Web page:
HC Deb 07 December 1983 vol 50 cc337-41 4.30 pm
The Minister of State, Northern Ireland Office (Mr. Adam Butler)

With permission, Mr. Speaker, I should like to make a statement on the murder earlier today of Mr. Edgar Graham. I do so on behalf of my right hon. Friend the Secretary of State who is in Northern Ireland.

Mr. Edgar Graham, a member of the Northern Ireland Assembly, was murdered at 10.50 this morning outside Queen's university, Belfast, where he lectured. While talking to a colleague on the pavement, he was approached by two youths on foot who fired a number of shots and then fled. The Provisional IRA has claimed responsibility for the murder. A full police inquiry was mounted immediately.

I know that the whole House will join me in extending sympathy to Mr. Graham's family, as also to those right hon. and hon. Members who were his colleagues. The House will also wish to join me in expressing total condemnation of this outrage.

Edgar Graham was the kind of young man who is needed in Northern Ireland politics. His intellectual gifts would have enabled him to make a good career in any number of fields. He chose to devote them to the process of democracy. At 28, he was already a senior figure in his party, including being secretary of the Ulster Unionist Council.

I can speak with personal knowledge of his political skills and penetrating mind as Chairman of the Finance and Personnel Committee of the Northern Ireland Assembly. I therefore express my own feelings as well as those of the Government in lamenting his untimely death.

Mr. Peter Archer (Warley, West)

The whole House will feel a sense of loss at the murder of a young man of 28 by butchers masquerading as heroes. We all join the Minister in extending our sympathy to Mr. Graham's family and friends in their shock and bereavement. Members in all parts of the House, irrespective of political commitment, will recognise that Northern Ireland and the world have been deprived of talents which they can ill afford to lose and for which I as a lawyer can vouch.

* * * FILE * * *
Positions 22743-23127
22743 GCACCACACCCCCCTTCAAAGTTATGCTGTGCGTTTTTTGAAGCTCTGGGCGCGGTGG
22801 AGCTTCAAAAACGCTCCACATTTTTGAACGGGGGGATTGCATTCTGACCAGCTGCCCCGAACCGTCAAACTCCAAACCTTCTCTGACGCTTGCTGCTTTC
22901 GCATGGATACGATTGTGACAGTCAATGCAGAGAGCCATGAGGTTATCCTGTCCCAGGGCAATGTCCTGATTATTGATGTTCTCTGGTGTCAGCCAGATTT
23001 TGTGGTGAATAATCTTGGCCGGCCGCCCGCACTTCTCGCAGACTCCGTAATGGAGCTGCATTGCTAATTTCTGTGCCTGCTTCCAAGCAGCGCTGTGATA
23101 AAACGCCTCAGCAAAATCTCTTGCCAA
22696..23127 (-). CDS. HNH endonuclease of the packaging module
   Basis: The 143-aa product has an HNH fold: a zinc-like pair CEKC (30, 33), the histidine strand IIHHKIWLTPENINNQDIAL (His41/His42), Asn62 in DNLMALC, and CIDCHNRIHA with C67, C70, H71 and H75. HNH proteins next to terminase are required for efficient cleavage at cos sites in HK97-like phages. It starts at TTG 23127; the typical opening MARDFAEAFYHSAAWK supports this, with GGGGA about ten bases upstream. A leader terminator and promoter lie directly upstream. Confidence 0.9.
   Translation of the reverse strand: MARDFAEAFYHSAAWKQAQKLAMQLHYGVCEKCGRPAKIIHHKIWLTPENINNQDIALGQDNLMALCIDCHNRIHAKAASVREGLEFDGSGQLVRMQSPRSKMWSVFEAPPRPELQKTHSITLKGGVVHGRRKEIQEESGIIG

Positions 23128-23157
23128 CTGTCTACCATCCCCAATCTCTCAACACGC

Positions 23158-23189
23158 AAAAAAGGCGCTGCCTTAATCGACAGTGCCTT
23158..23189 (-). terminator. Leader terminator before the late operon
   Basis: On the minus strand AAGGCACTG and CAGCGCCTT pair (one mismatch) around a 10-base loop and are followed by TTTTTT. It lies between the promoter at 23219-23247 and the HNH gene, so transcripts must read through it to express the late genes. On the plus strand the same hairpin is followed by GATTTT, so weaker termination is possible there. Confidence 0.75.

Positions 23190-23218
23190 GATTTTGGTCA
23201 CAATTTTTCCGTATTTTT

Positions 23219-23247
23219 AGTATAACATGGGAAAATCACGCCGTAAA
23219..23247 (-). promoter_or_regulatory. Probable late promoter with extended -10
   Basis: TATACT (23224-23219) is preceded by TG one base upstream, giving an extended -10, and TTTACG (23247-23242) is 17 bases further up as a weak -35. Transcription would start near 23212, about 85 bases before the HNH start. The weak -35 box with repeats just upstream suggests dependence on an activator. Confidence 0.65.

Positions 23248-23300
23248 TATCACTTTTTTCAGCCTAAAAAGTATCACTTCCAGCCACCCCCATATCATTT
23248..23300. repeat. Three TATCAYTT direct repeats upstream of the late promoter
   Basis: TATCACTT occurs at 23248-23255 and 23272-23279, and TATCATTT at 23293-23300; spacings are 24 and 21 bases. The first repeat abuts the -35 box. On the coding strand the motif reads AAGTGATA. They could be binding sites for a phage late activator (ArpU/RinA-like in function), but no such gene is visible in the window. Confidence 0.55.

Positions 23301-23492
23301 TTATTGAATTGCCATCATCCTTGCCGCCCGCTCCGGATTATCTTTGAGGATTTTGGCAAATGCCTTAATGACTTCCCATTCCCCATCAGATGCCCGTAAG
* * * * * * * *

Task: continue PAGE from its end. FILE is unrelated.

Will the Minister confirm that, while every effort should and will be made to bring the murderers to justice and to ensure security on the streets of Northern Ireland, no measures can guarantee security until the communities of Northern Ireland have learnt to live together, and that if they are to live in a normal, stable community those who believe in constitutional democratic government must show that it can resolve issues between those who differ from one another? Will the Minister also appeal to those who, understandably, feel a sense of outrage and stress to them that measures of retaliation and escalation of the violence will merely reward the murderers with the very objective which they set out to achieve?

Mr. Butler

I am grateful to the right hon. and learned Gentleman for his opening remarks and for the total condemnation that he expressed. He is right to draw attention to wider aspects of the Northern Ireland scene. I agree with him that the problems there can be resolved only when the two communities have found ways to live harmoniously together. He is also right to refer to retaliation. If there was one purpose behind the brutal murder of Mr. Graham, I suspect that it was to bring about a spate of retaliatory measures. I share the right hon. and learned Gentleman's view that that must not be allowed to happen.